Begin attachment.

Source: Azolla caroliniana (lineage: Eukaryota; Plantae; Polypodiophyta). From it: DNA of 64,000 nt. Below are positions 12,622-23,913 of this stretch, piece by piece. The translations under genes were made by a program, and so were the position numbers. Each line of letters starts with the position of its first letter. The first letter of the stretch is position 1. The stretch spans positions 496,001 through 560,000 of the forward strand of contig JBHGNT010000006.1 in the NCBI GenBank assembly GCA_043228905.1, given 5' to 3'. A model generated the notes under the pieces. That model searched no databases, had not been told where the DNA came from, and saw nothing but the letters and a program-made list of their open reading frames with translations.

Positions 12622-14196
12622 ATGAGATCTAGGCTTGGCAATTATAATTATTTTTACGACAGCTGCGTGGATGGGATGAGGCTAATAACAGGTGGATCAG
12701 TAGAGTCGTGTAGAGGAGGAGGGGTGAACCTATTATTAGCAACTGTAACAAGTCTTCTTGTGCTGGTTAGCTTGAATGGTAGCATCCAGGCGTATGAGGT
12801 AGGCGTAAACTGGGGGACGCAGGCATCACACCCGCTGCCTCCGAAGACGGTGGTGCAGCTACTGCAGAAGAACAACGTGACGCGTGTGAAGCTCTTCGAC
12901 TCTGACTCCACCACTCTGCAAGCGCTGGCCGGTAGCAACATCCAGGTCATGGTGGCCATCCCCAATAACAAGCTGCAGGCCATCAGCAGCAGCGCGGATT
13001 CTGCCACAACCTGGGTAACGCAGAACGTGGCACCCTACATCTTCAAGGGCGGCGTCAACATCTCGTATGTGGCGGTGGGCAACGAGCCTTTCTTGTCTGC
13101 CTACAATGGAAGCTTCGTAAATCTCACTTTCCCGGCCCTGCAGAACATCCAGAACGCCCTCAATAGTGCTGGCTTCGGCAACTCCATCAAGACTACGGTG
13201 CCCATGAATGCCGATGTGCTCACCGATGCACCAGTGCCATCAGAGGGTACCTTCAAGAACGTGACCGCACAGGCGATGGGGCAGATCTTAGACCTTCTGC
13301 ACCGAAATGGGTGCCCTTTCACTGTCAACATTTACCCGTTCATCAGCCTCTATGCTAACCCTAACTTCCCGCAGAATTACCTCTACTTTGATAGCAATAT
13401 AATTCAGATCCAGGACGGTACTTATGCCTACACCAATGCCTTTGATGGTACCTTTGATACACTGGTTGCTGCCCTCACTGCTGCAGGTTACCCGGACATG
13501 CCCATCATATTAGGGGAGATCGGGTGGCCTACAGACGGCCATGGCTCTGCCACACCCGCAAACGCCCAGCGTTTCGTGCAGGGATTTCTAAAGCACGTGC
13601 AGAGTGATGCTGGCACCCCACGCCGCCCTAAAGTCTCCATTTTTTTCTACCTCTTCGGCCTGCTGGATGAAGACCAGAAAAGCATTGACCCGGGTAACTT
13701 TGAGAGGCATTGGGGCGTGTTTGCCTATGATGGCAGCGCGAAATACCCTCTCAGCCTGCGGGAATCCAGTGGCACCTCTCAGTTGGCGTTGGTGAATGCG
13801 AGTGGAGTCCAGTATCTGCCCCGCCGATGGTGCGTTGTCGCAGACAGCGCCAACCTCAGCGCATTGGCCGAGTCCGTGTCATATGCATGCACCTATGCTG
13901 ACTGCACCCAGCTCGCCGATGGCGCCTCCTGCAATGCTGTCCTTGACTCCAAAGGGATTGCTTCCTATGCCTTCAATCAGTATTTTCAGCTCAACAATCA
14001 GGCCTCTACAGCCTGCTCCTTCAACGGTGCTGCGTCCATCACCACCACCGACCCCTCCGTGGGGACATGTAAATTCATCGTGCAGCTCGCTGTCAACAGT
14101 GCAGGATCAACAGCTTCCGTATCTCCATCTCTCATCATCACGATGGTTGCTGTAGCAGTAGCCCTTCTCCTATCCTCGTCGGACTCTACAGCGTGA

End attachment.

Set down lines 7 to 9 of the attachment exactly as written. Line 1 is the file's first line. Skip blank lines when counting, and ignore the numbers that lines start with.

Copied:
13001 CTGCCACAACCTGGGTAACGCAGAACGTGGCACCCTACATCTTCAAGGGCGGCGTCAACATCTCGTATGTGGCGGTGGGCAACGAGCCTTTCTTGTCTGC
13101 CTACAATGGAAGCTTCGTAAATCTCACTTTCCCGGCCCTGCAGAACATCCAGAACGCCCTCAATAGTGCTGGCTTCGGCAACTCCATCAAGACTACGGTG
13201 CCCATGAATGCCGATGTGCTCACCGATGCACCAGTGCCATCAGAGGGTACCTTCAAGAACGTGACCGCACAGGCGATGGGGCAGATCTTAGACCTTCTGC